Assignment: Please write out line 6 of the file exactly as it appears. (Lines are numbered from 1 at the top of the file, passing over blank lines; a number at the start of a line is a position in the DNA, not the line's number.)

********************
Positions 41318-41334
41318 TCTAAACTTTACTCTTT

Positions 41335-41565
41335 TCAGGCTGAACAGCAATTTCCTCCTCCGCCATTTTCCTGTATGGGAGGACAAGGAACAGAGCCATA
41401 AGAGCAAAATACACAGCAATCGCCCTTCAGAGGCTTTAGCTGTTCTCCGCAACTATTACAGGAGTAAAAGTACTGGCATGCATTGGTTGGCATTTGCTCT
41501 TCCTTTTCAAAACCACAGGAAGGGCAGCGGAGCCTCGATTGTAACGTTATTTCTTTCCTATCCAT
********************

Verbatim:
41501 TCCTTTTCAAAACCACAGGAAGGGCAGCGGAGCCTCGATTGTAACGTTATTTCTTTCCTATCCAT